We’ve recently shown you how the housing market looks for 2017, now get ready for our list of the best questions to ask your new real estate agent before you let them help you make one of the biggest financial decisions of your life.
What sort of commission do you charge?
If you’re buying a home, you shouldn’t pay any sort of commission to your agent — that’s for the seller to handle. But you’ll still have to pay closing costs.
If you’re selling your home, you can expect to pay a real estate commission of about 5 to 6 percent of the home’s price — that works out with 2 to 3 percent going to your agent, and 2 to 3 percent for the seller’s agent.
Is being an agent your full-time job?
You’re not prying into their personal life by asking this, you simply want to find out what their priorities are. Plus, a full-time agent is usually the most up to date on the state of the housing market, as well as any changes to the law.
How do you plan to market my home?
This is a very important question to ask, because if your agent doesn’t know the most effective ways to market your home, it’s not going to sell. Check out some of the agent’s past listings to make sure they have an online presence. This is vital, because most buyers shop for homes through online listings.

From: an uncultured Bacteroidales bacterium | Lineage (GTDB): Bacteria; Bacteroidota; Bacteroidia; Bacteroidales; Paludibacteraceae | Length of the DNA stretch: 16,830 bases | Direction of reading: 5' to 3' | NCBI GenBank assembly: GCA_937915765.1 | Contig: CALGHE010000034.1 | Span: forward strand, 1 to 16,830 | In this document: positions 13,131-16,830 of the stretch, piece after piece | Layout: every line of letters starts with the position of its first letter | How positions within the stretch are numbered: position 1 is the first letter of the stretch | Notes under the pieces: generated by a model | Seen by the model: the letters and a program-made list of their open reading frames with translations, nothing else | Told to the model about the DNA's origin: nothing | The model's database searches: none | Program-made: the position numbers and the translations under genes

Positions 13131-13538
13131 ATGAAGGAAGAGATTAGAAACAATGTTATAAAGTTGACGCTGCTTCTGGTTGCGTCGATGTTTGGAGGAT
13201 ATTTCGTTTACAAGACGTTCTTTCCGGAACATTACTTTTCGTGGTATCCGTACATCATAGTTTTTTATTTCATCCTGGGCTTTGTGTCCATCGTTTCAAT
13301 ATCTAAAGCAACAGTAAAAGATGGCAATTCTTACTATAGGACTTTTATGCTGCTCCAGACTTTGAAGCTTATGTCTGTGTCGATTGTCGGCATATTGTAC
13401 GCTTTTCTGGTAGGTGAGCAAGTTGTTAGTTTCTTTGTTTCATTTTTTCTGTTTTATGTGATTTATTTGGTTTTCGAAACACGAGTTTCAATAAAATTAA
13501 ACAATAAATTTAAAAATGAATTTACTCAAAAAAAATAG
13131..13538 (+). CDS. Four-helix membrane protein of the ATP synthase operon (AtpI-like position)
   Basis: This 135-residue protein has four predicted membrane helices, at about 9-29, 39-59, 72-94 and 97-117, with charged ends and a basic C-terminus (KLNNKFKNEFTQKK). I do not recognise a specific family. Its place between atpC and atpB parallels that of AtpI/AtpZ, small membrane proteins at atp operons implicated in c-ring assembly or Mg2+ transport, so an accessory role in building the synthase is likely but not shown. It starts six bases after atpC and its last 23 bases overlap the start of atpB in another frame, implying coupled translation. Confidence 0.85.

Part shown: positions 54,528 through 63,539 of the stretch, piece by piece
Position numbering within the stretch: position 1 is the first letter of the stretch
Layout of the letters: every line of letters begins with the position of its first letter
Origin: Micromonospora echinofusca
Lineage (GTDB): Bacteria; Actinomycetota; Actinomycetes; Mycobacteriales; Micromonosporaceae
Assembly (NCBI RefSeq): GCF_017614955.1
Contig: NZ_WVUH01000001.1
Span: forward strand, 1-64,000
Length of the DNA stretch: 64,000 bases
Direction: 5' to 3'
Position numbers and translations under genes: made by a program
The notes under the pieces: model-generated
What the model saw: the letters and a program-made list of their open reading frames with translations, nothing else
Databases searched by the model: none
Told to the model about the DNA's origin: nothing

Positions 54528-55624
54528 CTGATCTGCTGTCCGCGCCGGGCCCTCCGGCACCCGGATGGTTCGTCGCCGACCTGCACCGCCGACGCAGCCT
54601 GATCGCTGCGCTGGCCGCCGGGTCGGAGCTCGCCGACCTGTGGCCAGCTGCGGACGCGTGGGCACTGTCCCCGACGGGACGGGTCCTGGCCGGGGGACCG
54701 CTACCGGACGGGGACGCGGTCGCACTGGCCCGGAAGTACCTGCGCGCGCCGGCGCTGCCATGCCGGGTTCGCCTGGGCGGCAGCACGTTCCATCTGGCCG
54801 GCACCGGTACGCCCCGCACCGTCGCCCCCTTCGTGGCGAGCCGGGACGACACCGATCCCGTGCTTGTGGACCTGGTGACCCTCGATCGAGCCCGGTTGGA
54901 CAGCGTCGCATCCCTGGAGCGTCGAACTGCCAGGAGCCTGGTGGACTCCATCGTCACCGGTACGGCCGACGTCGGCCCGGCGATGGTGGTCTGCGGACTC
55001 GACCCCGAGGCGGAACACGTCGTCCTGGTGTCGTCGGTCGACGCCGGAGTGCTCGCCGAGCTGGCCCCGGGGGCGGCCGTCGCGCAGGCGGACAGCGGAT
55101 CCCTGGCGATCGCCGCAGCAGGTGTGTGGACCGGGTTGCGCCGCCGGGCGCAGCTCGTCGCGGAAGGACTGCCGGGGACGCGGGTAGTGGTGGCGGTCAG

What other services will you charge me for?
Your agent should always handle price negotiations and the escrow, but sometimes other issues aren’t discussed until the transaction is complete, like contingencies and cancellation fees. Just make sure and ask during your interview process.
Can I see some reviews from past sales?
Like any business or product, your real estate agent should have reviews and, hopefully, glowing endorsements from past clients. Be cautious of a few handpicked testimonials from overly happy clients. You should be able to find authentic opinions and reviews on real estate websites like Zillow.
Are you familiar with my target neighborhoods?
If you’re buying, the agent you choose should have some recent sales in the areas you’re interested in. They’ll know the local market, where to look, and who to talk to. If you’re selling, your agent should also be experienced enough with your neighborhood to promote local features and benefits (like schools, parks, etc.) to potential buyers.
Another great question to ask — whether you’re buying or selling — is if your target neighborhood is growing or declining. Your real estate agent should have extensive knowledge of the area, and be familiar with issues like nearby foreclosures, future developments, etc.
How long does it usually take for your listings to sell?
Nothing is for certain when selling, but it’s nice to know a ballpark average of how long your home will be on the market. Start by going online and finding your state’s Real Estate Board, then compare your potential agent’s average to the board’s average.
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